Do I need a 20 amp or 15 amp outlet?The electrical wiring system in your home is an essential aspect of its functionality. As a homeowner, you must ensure that the wiring has sufficient electrical outlets to accommodate all your appliances. It’s critical to know which outlets are suitable for your appliances. A 20 amp (A) outlet functions differently from a 15A outlet, and it’s important to understand the differences between the two.
Understanding the Differences Between A and 20A OutletsThe primary difference between a 15A and 20A outlet is their amperage ratings. A 15 A outlet is suitable for handling a maximum of 1,800 watts, while a 20A outlet can accommodate up to 2,400 watts. The amp rating corresponds to the amount of electrical current that will pass through the outlet. Therefore, a device that draws more current than the outlet’s rating can cause the outlet’s wires to overheat and potentially become a fire hazard.
Factors That Determine Whether You Need a 15A or 20A OutletThe decision of whether to install a 15A or 20A outlet depends on the devices you intend to plug into it. Most residential homes come with 15A outlets since they are less expensive to install than 20A outlets. Most common household items such as lamps, TVs, and computers operate with lower amperage and can be plugged into 15A outlets comfortably. However, if you have high-powered appliances such as air conditioners, electric grills, or heavy machinery, a 20A outlet is an ideal choice.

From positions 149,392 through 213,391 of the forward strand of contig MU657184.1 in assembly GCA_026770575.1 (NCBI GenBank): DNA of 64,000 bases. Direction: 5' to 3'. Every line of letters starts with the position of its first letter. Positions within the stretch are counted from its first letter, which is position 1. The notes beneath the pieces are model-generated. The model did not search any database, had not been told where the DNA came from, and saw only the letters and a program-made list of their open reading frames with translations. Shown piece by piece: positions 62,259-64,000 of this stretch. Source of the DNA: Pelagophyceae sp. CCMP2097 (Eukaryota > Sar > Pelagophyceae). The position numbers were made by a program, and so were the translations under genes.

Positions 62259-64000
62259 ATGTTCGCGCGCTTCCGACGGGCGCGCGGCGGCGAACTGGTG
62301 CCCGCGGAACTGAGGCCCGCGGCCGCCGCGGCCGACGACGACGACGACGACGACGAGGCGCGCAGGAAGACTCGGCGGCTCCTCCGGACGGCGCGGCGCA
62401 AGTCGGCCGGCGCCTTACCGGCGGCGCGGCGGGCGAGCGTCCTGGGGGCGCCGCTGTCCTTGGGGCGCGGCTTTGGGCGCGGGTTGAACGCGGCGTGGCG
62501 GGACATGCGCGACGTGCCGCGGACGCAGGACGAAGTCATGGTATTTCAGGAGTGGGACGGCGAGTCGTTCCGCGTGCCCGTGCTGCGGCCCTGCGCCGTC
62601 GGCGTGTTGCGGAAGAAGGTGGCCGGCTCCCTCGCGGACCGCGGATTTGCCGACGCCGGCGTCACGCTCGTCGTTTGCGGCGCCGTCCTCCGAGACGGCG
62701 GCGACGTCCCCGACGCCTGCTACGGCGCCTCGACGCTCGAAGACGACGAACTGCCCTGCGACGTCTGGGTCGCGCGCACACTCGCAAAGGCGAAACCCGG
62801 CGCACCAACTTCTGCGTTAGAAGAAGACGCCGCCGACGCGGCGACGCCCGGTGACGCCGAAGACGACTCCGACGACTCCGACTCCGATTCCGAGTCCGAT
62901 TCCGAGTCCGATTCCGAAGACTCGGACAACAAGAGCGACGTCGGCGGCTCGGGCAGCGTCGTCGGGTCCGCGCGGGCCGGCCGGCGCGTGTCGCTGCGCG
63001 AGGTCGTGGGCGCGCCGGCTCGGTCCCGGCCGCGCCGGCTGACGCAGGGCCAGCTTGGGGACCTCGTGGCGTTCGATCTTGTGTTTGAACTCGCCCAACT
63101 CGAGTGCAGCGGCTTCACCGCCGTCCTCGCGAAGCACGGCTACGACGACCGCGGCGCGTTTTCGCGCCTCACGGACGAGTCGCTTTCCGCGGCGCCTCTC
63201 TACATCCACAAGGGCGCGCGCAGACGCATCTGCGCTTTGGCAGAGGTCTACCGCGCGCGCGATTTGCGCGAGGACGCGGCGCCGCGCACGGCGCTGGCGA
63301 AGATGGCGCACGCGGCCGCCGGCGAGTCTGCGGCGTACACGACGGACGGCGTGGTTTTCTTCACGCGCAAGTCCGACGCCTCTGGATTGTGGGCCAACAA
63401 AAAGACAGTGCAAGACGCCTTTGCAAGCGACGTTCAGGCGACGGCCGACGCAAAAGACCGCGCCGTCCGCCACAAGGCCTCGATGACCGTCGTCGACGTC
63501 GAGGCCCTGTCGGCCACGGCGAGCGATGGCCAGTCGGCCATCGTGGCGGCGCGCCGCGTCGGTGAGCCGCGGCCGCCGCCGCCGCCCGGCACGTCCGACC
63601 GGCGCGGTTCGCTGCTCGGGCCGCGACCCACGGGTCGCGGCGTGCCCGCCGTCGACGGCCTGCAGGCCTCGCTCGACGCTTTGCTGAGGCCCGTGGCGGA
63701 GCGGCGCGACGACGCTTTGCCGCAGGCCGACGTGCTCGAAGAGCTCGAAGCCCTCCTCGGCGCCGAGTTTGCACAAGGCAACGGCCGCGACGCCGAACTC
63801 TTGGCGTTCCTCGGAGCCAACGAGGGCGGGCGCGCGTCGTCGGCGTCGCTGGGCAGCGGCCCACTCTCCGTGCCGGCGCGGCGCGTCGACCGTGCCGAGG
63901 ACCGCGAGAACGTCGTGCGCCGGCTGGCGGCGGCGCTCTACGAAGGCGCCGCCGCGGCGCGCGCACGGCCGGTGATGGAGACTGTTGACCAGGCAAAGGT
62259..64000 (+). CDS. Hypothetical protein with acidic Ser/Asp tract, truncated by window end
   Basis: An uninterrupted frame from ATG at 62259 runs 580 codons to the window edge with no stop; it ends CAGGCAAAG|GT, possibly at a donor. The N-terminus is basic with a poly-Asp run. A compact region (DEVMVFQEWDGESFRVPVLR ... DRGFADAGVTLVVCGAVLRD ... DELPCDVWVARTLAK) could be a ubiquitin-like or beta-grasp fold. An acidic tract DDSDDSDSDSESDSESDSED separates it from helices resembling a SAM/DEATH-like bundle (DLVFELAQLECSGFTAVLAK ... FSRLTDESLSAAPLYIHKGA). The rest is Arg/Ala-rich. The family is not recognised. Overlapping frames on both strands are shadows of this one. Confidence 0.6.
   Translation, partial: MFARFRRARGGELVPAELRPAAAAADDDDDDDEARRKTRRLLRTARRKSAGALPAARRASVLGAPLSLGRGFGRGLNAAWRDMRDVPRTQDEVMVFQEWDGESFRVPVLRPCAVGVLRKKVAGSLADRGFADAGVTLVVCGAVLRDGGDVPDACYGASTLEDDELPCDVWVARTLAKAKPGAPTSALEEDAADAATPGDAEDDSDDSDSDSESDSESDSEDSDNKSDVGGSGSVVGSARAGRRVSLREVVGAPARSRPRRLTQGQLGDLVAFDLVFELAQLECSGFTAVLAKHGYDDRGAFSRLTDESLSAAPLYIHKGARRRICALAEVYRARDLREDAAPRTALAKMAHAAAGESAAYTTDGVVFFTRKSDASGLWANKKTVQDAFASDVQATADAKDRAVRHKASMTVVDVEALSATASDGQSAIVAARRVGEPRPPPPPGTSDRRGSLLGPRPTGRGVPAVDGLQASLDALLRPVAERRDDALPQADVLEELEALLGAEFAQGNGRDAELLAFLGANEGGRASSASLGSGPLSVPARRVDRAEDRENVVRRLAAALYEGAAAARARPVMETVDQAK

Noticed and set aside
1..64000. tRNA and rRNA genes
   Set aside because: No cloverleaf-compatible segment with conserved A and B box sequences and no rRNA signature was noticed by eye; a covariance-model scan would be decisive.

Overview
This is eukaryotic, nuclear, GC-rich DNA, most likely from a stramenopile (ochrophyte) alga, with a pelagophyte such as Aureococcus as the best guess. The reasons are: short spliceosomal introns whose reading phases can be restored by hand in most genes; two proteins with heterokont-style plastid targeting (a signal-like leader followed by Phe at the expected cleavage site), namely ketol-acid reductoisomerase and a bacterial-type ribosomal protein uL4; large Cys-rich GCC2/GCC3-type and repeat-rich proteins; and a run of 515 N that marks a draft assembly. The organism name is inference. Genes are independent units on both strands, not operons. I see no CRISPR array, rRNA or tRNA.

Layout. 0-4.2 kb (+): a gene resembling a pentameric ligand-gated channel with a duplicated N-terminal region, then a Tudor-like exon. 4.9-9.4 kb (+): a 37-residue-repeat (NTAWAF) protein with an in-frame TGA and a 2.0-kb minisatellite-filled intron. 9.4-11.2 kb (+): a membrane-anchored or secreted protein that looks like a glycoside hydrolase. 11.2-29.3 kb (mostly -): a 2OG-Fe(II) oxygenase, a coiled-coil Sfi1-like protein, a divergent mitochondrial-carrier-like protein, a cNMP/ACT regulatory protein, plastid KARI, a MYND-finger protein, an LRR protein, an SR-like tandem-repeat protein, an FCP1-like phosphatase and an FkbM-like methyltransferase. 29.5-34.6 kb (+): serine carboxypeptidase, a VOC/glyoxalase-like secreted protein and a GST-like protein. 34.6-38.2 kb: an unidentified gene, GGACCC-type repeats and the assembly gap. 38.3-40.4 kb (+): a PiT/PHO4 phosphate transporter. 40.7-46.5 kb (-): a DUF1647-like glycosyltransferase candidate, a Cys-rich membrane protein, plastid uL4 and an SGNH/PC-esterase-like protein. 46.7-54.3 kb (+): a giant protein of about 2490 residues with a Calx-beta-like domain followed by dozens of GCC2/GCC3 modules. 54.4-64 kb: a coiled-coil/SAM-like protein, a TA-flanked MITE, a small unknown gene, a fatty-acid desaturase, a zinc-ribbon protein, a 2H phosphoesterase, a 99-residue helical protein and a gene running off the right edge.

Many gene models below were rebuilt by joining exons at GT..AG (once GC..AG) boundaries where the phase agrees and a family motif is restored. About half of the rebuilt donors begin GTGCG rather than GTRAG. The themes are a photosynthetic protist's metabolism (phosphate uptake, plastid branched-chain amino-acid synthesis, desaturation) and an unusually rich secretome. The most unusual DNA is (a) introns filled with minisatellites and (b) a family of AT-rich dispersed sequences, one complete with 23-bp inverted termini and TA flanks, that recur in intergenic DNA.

When to Use a 20A Outlet in Your HomeHere are some scenarios when a 20A outlet is the right choice.
- If you have any high-current-draw appliances in your home, ensure that the outlet is rated for 20A.
- If the circuit is a dedicated one, such as for your refrigerator, you can use a 20A outlet since it would be out of the way of other household appliances
- If you plan to install a wall air conditioner whose BTU (British Thermal Unit) rating is over 4,800, use a dedicated 20A outlet.
- Heavy-duty equipment such as welders, compressors, and table saws also require a 20A outlet
Recommended Appliances for 20A OutletsIf you’re considering installing 20A outlets in your home, you’ll want to know which appliances will work best with them. Here are a few appliances that are compatible with 20A outlets:
- Electric wall and space heaters
- Large power tools including table saws, routers and jointers
- Cooking equipment such as electric grills, ovens, ranges, and microwaves
- Air conditioning units and dehumidifiers
How to Upgrade from a 15A to 20A OutletUpgrading from a 15A to a 20A outlet is straightforward, but it requires a basic knowledge of electrical systems to ensure that it’s done safely and that you comply with local electrical codes. Here are the steps to follow:
- Turn off the circuit breaker that controls the existing outlet circuit, or turn off the main switch before you begin any work.
- Check the electrical wire gauge you have by looking at your existing outlet. If it’s a 14-guage wire, upgrade it to 12-gauge wire to avoid any overloading issues.
- Replace your existing outlet with a 20A outlet and connect the wires in the proper configuration.
- Install new cover plates to cover the old outlets.
- Turn back on the power, and test the new 20A outlet with a electrical appliance that requires this amount of power.
Tips for Properly Installing 20A Outlets in Your HomeIt’s important to note that proper installation techniques are necessary when upgrading to a 20A outlet. Also, it is recommended that you hire a licensed electrician for safety reasons. Here are some tips for properly installing 20A outlets:
- Ensure that the wire you’re using is the right size for the new outlet you’re installing.
- The outlet should be installed in a box that has been approved for the use of the 20A outlet rating.
- Always follow the wiring diagram on the electrical box when wiring the new outlet, and verify that your connections are tight.
- Use a voltage tester to ensure that all wires are properly connected before you turn the breaker on.
- Do not ignore any electrical code requirements that may apply to your municipality or state.